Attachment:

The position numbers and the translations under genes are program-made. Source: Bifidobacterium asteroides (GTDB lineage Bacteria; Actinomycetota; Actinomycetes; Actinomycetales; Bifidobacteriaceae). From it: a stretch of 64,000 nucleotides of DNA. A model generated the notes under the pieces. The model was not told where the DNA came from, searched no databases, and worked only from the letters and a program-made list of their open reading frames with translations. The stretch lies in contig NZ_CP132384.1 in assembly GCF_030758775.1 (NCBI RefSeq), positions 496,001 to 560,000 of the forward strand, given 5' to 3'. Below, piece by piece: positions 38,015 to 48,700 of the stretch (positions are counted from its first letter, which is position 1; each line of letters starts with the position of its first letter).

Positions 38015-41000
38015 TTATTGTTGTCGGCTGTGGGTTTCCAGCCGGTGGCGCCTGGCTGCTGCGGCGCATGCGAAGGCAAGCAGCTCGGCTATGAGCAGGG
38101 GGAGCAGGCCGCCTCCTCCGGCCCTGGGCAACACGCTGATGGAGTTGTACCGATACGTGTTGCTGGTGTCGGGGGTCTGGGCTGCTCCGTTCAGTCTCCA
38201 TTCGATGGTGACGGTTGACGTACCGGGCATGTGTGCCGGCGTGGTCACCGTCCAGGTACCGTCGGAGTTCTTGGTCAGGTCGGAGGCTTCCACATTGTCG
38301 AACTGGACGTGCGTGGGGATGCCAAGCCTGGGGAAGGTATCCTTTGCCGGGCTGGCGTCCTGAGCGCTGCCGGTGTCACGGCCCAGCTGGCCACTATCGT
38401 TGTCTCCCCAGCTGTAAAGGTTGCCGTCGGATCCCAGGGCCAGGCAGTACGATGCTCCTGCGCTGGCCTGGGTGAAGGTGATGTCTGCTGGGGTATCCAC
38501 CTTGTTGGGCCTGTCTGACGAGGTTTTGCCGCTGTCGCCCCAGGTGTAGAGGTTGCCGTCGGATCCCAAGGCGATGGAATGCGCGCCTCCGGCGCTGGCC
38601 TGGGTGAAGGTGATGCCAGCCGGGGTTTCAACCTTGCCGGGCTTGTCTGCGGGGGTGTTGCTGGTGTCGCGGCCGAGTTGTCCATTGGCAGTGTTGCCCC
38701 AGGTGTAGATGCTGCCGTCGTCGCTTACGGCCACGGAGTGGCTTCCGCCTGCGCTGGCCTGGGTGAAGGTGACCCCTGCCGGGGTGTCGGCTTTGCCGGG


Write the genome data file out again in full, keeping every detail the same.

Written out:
The position numbers and the translations under genes are program-made. Source: Bifidobacterium asteroides (GTDB lineage Bacteria; Actinomycetota; Actinomycetes; Actinomycetales; Bifidobacteriaceae). From it: a stretch of 64,000 nucleotides of DNA. A model generated the notes under the pieces. The model was not told where the DNA came from, searched no databases, and worked only from the letters and a program-made list of their open reading frames with translations. The stretch lies in contig NZ_CP132384.1 in assembly GCF_030758775.1 (NCBI RefSeq), positions 496,001 to 560,000 of the forward strand, given 5' to 3'. Below, piece by piece: positions 38,015 to 48,700 of the stretch (positions are counted from its first letter, which is position 1; each line of letters starts with the position of its first letter).

Positions 38015-41000
38015 TTATTGTTGTCGGCTGTGGGTTTCCAGCCGGTGGCGCCTGGCTGCTGCGGCGCATGCGAAGGCAAGCAGCTCGGCTATGAGCAGGG
38101 GGAGCAGGCCGCCTCCTCCGGCCCTGGGCAACACGCTGATGGAGTTGTACCGATACGTGTTGCTGGTGTCGGGGGTCTGGGCTGCTCCGTTCAGTCTCCA
38201 TTCGATGGTGACGGTTGACGTACCGGGCATGTGTGCCGGCGTGGTCACCGTCCAGGTACCGTCGGAGTTCTTGGTCAGGTCGGAGGCTTCCACATTGTCG
38301 AACTGGACGTGCGTGGGGATGCCAAGCCTGGGGAAGGTATCCTTTGCCGGGCTGGCGTCCTGAGCGCTGCCGGTGTCACGGCCCAGCTGGCCACTATCGT
38401 TGTCTCCCCAGCTGTAAAGGTTGCCGTCGGATCCCAGGGCCAGGCAGTACGATGCTCCTGCGCTGGCCTGGGTGAAGGTGATGTCTGCTGGGGTATCCAC
38501 CTTGTTGGGCCTGTCTGACGAGGTTTTGCCGCTGTCGCCCCAGGTGTAGAGGTTGCCGTCGGATCCCAAGGCGATGGAATGCGCGCCTCCGGCGCTGGCC
38601 TGGGTGAAGGTGATGCCAGCCGGGGTTTCAACCTTGCCGGGCTTGTCTGCGGGGGTGTTGCTGGTGTCGCGGCCGAGTTGTCCATTGGCAGTGTTGCCCC
38701 AGGTGTAGATGCTGCCGTCGTCGCTTACGGCCACGGAGTGGCTTCCGCCTGCGCTGGCCTGGGTGAAGGTGACCCCTGCCGGGGTGTCGGCTTTGCCGGG